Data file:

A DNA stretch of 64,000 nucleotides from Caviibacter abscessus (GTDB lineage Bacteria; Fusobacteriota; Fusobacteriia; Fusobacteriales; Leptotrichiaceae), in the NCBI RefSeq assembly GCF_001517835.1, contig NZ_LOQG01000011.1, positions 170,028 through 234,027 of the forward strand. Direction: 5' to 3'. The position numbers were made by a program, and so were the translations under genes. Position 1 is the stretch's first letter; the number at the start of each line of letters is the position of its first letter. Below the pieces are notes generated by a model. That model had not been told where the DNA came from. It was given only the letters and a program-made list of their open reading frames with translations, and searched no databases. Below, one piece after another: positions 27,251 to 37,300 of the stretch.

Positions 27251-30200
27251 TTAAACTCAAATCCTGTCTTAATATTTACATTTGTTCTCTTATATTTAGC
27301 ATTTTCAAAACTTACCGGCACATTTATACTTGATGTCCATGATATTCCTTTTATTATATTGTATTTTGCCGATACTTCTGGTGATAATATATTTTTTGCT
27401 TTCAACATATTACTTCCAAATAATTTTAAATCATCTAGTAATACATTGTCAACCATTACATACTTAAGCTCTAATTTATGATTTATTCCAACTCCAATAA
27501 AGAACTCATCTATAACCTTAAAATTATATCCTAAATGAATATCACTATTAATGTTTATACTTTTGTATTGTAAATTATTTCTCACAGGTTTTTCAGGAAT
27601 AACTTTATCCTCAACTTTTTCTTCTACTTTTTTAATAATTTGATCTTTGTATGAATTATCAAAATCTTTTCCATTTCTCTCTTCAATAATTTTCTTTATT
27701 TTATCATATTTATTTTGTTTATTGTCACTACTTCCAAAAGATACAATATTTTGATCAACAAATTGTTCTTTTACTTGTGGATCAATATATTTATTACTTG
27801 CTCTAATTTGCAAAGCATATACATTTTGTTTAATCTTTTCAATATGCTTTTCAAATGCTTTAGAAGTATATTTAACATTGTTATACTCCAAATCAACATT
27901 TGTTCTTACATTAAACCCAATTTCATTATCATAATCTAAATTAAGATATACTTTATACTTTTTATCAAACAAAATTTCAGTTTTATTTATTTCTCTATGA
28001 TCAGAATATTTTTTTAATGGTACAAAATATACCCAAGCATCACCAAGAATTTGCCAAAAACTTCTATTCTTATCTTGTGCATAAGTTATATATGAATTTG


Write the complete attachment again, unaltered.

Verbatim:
A DNA stretch of 64,000 nucleotides from Caviibacter abscessus (GTDB lineage Bacteria; Fusobacteriota; Fusobacteriia; Fusobacteriales; Leptotrichiaceae), in the NCBI RefSeq assembly GCF_001517835.1, contig NZ_LOQG01000011.1, positions 170,028 through 234,027 of the forward strand. Direction: 5' to 3'. The position numbers were made by a program, and so were the translations under genes. Position 1 is the stretch's first letter; the number at the start of each line of letters is the position of its first letter. Below the pieces are notes generated by a model. That model had not been told where the DNA came from. It was given only the letters and a program-made list of their open reading frames with translations, and searched no databases. Below, one piece after another: positions 27,251 to 37,300 of the stretch.

Positions 27251-30200
27251 TTAAACTCAAATCCTGTCTTAATATTTACATTTGTTCTCTTATATTTAGC
27301 ATTTTCAAAACTTACCGGCACATTTATACTTGATGTCCATGATATTCCTTTTATTATATTGTATTTTGCCGATACTTCTGGTGATAATATATTTTTTGCT
27401 TTCAACATATTACTTCCAAATAATTTTAAATCATCTAGTAATACATTGTCAACCATTACATACTTAAGCTCTAATTTATGATTTATTCCAACTCCAATAA
27501 AGAACTCATCTATAACCTTAAAATTATATCCTAAATGAATATCACTATTAATGTTTATACTTTTGTATTGTAAATTATTTCTCACAGGTTTTTCAGGAAT
27601 AACTTTATCCTCAACTTTTTCTTCTACTTTTTTAATAATTTGATCTTTGTATGAATTATCAAAATCTTTTCCATTTCTCTCTTCAATAATTTTCTTTATT
27701 TTATCATATTTATTTTGTTTATTGTCACTACTTCCAAAAGATACAATATTTTGATCAACAAATTGTTCTTTTACTTGTGGATCAATATATTTATTACTTG
27801 CTCTAATTTGCAAAGCATATACATTTTGTTTAATCTTTTCAATATGCTTTTCAAATGCTTTAGAAGTATATTTAACATTGTTATACTCCAAATCAACATT
27901 TGTTCTTACATTAAACCCAATTTCATTATCATAATCTAAATTAAGATATACTTTATACTTTTTATCAAACAAAATTTCAGTTTTATTTATTTCTCTATGA
28001 TCAGAATATTTTTTTAATGGTACAAAATATACCCAAGCATCACCAAGAATTTGCCAAAAACTTCTATTCTTATCTTGTGCATAAGTTATATATGAATTTG